Less than two months remain until new credit card processing laws go into effect, yet most small businesses are unaware of the pending changes, new research finds.
Just 32 percent of small business owners know of the upcoming Europay, MasterCard and Visa (EMV) rules, which stipulate that businesses that do not upgrade to credit card equipment that can read chip-enabled credit cards will be liable for fraud and security breaches, according to a Gallup study.
Currently, if an in-store transaction is made using a counterfeit, stolen or compromised card, consumer losses from that transaction fall back on the payment processor or issuing bank, according to CreditCards.com. However, beginning Oct. 1, that liability will shift to whichever party is the least EMV-compliant in a fraudulent transaction.
Part of the reason for such low awareness of the new rules is that just 35 percent of the businesses surveyed currently accept point-of-sale credit card payments. However, even among businesses that accept credit cards, awareness of the upcoming changes is just 49 percent, compared with 23 percent among those that don't accept credit cards. [5 Tricks to Lower Credit Card Processing Fees ]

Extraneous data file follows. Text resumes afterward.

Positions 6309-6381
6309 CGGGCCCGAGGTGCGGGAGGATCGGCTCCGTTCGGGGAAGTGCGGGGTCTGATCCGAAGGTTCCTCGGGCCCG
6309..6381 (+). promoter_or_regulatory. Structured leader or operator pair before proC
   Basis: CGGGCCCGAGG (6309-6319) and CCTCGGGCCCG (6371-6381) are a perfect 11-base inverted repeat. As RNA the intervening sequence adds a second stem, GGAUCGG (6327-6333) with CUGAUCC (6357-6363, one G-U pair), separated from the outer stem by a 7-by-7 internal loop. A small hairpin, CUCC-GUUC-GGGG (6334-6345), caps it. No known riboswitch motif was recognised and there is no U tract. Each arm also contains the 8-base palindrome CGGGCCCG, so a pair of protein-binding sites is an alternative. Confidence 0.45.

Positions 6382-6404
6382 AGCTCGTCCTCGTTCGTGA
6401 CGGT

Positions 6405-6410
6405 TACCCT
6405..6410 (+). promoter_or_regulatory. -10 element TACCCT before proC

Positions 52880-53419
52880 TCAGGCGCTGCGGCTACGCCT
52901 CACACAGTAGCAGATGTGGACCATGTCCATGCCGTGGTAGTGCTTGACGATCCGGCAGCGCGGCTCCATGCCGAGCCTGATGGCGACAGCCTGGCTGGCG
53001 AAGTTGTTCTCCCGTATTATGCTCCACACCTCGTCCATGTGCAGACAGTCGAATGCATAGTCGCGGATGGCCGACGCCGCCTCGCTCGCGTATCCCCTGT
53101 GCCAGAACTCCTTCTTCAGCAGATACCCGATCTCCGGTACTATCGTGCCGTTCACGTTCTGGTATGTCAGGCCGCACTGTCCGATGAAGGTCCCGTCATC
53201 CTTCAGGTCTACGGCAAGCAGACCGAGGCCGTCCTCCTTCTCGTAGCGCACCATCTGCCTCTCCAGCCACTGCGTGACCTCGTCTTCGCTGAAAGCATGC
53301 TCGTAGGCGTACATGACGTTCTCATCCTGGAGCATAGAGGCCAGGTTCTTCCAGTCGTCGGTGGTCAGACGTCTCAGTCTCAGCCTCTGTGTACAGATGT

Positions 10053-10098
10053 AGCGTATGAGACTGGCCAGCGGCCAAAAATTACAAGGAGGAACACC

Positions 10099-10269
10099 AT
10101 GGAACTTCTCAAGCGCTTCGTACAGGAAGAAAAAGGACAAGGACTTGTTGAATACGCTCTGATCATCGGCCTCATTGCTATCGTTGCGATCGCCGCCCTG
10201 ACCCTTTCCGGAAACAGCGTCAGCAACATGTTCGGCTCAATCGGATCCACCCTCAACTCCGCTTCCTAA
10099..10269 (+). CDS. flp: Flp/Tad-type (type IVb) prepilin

"About half of small-business owners who accept credit cards are not aware of the major changes forthcoming this fall," the study's authors wrote.
Even companies that are aware of the changes aren't in any hurry to upgrade their equipment. Less than 30 percent of small business owners who accept credit cards but who do not have chip-enabled technology plan to comply by the October deadline, 34 percent expect to comply at a later time and 21 percent do not plan to upgrade their systems at all.
Overall, small business owners are divided on whether the new EMV rules will actually provide companies with better fraud protection, which is the law's major objective. The research discovered that 42 percent of the businesses surveyed believe the new law will greatly or somewhat improve protection, while another 42 percent think it will improve protection not very much or not at all.
The study was based on surveys of 600 U.S. small business owners in all 50 states.